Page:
Remote Due Blink

This is a special version of the basic Blink example. It's made for demonstrating how to enable the possibility to upload a sketch on a DUE board and a Yún shield using the remote upload feature (via WiFi or Ethernet) offered by the Arduino Software (IDE).

Preparing Arduino Due for remote upload

The only instruction added to the basic Blink is the checkForRemoteSketchUpdate() function. As suggested by the name this instruction is responsible to check if there is a new sketch to upload on the board. This is required only on the Due because you need to erase the flash before uploading a new sketch. The same action is performed automatically when you upload a sketch using any of the USB ports.
To enable the remote upload feature you need to upload this sketch the first time with the USB cable and then make sure you will include the checkForRemoteSketchUpdate() function in all other sketches at the beginning of the setup() function. If you forget to include it, you will need to upload the sketch again via USB port; it could be a voluntary choice to stop the remote upload functionality.

Hardware required

  • Arduino DUE board
  • Yún shield (optional, for subsequent remote upload via WiFi)

Circuit

The sketch must be uploaded using USB, then the next upload may use the Yún Shield and WiFi.

image developed using Fritzing. For more circuit examples, see the Fritzing project page

Code

The complete sketch is below :

/*
  Blink
  Turns on an LED on for one second, then off for one second, repeatedly.

  Most Arduinos have an on-board LED you can control. On the Uno and
  Leonardo, it is attached to digital pin 13. If you're unsure what
  pin the on-board LED is connected to on your Arduino model, check
  the documentation at http://www.arduino.cc

  This example code is in the public domain.

  modified 8 May 2014
  by Scott Fitzgerald

  modified by Marco Brianza to show the remote sketch update feature on Arduino Due using Yún Shield
 */


#include <Bridge.h>

// the setup function runs once when you press reset or power the board
void setup() {
  checkForRemoteSketchUpdate();
  // initialize digital pin 13 as an output.
  pinMode(13, OUTPUT);
}

// the loop function runs over and over again forever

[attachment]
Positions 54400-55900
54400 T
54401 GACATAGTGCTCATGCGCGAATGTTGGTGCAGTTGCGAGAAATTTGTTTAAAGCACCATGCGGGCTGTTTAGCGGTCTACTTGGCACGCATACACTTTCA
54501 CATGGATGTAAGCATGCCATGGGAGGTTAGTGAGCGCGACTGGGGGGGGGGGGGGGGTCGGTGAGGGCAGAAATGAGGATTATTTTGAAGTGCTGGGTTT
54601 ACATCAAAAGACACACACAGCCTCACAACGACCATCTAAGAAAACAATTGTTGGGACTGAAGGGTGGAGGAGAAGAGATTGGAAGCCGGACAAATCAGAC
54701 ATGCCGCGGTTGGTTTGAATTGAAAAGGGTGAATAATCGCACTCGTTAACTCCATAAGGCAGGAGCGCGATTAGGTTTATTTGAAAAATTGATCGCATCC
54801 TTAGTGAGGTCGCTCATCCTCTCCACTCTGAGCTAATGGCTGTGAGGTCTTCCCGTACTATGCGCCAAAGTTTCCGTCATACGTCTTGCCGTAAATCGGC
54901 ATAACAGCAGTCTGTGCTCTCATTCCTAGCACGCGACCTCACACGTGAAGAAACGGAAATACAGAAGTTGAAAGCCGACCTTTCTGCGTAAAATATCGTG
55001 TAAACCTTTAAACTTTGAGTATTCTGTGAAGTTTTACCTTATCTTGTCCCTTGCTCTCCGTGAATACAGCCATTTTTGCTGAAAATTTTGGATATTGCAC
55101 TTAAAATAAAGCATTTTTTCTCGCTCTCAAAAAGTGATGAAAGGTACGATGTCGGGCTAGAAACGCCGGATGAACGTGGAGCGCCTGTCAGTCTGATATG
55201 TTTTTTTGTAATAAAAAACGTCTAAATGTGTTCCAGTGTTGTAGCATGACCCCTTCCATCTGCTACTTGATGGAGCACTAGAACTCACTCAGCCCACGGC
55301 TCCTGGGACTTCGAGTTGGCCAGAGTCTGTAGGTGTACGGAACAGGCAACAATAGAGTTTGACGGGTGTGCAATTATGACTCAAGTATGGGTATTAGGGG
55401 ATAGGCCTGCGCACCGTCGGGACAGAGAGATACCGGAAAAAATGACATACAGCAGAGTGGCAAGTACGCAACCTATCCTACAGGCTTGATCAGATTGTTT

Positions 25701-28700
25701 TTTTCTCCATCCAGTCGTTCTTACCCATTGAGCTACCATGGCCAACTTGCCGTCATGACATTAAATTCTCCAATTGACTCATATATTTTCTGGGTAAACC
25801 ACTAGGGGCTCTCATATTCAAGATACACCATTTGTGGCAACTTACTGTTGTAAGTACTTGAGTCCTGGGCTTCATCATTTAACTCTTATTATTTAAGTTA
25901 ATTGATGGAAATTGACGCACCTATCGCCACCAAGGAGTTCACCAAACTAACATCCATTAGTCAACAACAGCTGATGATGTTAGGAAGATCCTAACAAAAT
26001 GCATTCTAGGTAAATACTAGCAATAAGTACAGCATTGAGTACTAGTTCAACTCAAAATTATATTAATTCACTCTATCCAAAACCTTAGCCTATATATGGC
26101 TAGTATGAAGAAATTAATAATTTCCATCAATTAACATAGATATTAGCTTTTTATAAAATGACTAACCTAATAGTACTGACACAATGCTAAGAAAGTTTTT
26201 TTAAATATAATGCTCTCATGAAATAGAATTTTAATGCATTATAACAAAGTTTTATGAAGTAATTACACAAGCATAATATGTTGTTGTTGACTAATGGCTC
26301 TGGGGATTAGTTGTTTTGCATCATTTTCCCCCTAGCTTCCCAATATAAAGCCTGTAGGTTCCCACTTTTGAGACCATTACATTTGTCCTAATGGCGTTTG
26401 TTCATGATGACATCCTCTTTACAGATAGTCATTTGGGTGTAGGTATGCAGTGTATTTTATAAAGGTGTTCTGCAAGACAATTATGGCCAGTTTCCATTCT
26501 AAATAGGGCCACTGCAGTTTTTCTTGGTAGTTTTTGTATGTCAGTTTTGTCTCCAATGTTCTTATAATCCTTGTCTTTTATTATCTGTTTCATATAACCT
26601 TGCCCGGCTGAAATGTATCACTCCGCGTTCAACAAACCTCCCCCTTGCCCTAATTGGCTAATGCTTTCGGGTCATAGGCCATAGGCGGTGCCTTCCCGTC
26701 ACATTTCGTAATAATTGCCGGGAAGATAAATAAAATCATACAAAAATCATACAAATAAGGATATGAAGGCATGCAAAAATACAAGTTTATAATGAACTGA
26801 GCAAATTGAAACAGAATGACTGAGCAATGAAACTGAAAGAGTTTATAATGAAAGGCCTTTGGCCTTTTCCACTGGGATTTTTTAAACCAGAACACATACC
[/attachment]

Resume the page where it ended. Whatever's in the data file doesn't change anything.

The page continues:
void loop() {
  digitalWrite(13, HIGH);   // turn the LED on (HIGH is the voltage level)
  delay(100);              // wait for a second
  digitalWrite(13, LOW);    // turn the LED off by making the voltage LOW
  delay(100);              // wait for a second
}

See Also

  • Bridge Library - Your reference to the Bridge Library
  • Bridge – Simple REST style calls to access analog and digital pins
  • Console Ascii Table – A complete ASCII table printed to the Console
  • Console Pixel – Turn an LED on and off through the Console
  • Console Read - Read data coming from bridge using the Console.read() function
  • Data Logger - Log data from three analog sensors to an SD card.
  • File Write - How to write file into the Yún filesystem.
  • Http Client - A basic HTTP client that connects to the internet and downloads content.
  • Http Client Console - HTTP client that connects, downloads content and shows it using WiFi and Console.
  • Mailbox Read Message - How to read the messages queue, called Mailbox, using the Bridge library.
  • Process - How to run linux processes using an Yún.
  • Shell Commands - How to run linux shell commands using a Yún.
  • Temperature Web Panel - How to serve data from an analog input via the Yún's built-in webserver.
  • Time check - Gets the time from Linux via Bridge then parses out hours, minutes and seconds.
  • WiFi Status - Prints information about the status of your wifi connection.
  • Yún First Configuration - Easily configure your Yún device using Serial Monitor and USB port.
  • Serial Terminal - Use the Yún's 32U4 processor as a serial terminal for the Linux side on the Yún.


Last revision 2016/05/25 by SM

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